Newly appointed Palestinian Prime Minister Rami Hamdallah is inheriting with his seat, challenges that his predecessor could not meet after years of trying. Chief among them is reconciliation and power sharing with Hamas, which has already termed his appointment illegal.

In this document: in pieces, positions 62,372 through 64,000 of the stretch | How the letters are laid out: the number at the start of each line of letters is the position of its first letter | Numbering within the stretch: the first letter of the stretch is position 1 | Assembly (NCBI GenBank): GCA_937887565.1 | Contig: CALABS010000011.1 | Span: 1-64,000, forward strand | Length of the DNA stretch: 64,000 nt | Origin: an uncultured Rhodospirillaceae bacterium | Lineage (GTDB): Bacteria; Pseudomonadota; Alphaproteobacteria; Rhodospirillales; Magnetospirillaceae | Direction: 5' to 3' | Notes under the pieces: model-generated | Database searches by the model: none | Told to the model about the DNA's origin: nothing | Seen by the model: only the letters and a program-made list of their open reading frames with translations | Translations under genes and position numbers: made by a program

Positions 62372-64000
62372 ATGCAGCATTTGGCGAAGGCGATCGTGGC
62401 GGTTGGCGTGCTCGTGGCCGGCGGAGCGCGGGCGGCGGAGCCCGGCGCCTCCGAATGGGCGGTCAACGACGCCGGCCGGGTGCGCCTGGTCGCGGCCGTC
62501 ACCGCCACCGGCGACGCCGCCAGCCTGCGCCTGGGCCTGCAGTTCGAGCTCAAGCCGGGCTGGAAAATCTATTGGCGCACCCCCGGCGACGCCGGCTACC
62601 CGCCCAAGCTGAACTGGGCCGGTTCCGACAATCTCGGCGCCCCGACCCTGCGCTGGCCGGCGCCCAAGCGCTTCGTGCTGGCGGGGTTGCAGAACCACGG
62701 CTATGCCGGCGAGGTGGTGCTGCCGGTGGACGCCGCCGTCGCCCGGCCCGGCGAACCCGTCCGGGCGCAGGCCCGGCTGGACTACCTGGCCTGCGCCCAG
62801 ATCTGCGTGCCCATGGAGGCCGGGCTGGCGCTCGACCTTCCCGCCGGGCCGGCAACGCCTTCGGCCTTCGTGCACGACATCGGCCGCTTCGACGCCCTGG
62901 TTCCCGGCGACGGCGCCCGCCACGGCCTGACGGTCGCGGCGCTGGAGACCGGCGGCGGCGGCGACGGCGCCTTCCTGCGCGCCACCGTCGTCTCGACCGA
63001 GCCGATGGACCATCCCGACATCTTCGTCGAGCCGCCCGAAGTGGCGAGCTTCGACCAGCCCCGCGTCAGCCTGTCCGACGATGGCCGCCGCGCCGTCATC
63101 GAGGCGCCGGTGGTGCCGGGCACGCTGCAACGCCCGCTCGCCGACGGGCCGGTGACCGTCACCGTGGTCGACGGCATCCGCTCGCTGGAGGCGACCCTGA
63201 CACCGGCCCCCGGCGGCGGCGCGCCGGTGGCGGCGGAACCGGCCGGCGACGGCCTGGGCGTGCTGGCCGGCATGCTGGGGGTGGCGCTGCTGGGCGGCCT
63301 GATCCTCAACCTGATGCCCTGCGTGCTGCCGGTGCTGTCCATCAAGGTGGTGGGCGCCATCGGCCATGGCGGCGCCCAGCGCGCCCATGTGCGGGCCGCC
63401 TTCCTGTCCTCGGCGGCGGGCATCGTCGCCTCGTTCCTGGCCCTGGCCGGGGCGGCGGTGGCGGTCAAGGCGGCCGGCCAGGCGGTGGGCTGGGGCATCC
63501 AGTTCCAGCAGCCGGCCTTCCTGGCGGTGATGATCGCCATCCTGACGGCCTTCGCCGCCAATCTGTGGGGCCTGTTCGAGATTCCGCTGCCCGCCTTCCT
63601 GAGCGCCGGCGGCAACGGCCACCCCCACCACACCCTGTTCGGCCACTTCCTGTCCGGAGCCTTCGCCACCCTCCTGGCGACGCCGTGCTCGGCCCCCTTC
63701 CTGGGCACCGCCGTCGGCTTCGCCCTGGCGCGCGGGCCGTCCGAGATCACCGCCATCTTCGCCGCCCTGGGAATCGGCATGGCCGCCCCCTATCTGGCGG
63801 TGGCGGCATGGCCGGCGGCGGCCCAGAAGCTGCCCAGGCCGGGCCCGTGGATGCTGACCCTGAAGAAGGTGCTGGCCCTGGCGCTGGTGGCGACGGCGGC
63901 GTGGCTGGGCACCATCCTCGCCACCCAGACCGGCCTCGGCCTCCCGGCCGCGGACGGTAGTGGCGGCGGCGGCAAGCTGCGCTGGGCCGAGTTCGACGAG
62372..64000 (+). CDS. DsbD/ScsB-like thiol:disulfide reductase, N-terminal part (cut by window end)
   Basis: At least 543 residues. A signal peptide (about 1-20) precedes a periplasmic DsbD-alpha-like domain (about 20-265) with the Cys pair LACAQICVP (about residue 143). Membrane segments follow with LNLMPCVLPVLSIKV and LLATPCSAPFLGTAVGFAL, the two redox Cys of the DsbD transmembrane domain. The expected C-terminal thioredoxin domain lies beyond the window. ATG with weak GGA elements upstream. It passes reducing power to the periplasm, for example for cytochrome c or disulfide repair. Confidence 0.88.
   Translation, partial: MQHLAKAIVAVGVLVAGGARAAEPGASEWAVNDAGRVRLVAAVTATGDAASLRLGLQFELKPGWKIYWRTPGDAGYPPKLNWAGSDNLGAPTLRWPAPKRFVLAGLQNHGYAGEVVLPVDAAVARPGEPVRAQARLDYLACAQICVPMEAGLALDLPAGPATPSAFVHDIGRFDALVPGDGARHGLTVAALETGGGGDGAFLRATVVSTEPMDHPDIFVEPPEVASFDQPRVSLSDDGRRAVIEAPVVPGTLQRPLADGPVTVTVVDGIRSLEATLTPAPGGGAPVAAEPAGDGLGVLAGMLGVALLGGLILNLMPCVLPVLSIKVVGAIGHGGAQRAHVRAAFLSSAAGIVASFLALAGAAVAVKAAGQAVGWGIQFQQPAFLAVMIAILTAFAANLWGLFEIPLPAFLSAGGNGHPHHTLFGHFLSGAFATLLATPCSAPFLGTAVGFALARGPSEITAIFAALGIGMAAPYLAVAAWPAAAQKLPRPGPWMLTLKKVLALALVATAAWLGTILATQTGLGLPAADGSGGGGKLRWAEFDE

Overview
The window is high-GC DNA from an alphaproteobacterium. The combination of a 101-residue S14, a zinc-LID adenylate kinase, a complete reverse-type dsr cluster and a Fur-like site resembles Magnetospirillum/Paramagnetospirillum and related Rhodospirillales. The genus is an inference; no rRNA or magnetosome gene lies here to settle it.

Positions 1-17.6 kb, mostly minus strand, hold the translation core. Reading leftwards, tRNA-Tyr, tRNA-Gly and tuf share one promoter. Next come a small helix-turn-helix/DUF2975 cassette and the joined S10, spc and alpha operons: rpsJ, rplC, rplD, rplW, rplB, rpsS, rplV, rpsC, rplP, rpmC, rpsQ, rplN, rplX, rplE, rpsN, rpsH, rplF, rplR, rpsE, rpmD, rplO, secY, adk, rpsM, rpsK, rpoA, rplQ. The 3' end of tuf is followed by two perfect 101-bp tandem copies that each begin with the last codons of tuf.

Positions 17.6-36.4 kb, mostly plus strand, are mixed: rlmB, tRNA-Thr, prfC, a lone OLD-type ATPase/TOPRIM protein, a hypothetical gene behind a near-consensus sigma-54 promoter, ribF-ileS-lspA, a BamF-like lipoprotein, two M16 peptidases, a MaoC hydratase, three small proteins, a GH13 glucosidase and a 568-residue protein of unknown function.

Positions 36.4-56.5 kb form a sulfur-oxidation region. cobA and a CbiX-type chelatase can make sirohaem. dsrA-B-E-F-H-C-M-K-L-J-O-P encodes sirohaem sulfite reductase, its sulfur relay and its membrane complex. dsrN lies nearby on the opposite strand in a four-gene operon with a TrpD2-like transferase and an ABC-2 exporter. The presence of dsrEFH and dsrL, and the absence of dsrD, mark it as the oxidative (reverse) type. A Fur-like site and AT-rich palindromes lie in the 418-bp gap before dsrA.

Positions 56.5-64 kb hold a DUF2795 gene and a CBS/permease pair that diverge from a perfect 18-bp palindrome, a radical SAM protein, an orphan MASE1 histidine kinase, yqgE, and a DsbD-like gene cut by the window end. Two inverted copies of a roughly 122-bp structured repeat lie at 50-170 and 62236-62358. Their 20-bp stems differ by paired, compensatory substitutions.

It is, however, also incumbent on the Palestinian prime minister to do all he can to build, strengthen and reform the institutions that are required to move to independence. The biggest challenge among them, and perhaps the most important, is the Palestinian economy. Hamdallah must bring the Palestinians out of the economic mess they find themselves in. While much of the economic woes of the West Bank are attributable to the occupation’s continuing punitive measures against the Palestinian National Authority (PNA), Hamdallah can strive to move the Palestinian economy away from its dependence on the occupation. Hamdallah needs to ensure that wage payments to Palestinians are not dependent on the whim of an Israeli occupation leader. Donor countries, particularly in the European Union, should be told that Palestine is not a charitable case and that aid to the Palestinian people should be complemented with a pressure campaign on Israelis to end their oppressive practices. Israel has tried to shape the PNA into becoming a tool for the occupation. The sooner the PNA sheds that image, the sooner reconciliation can be achieved.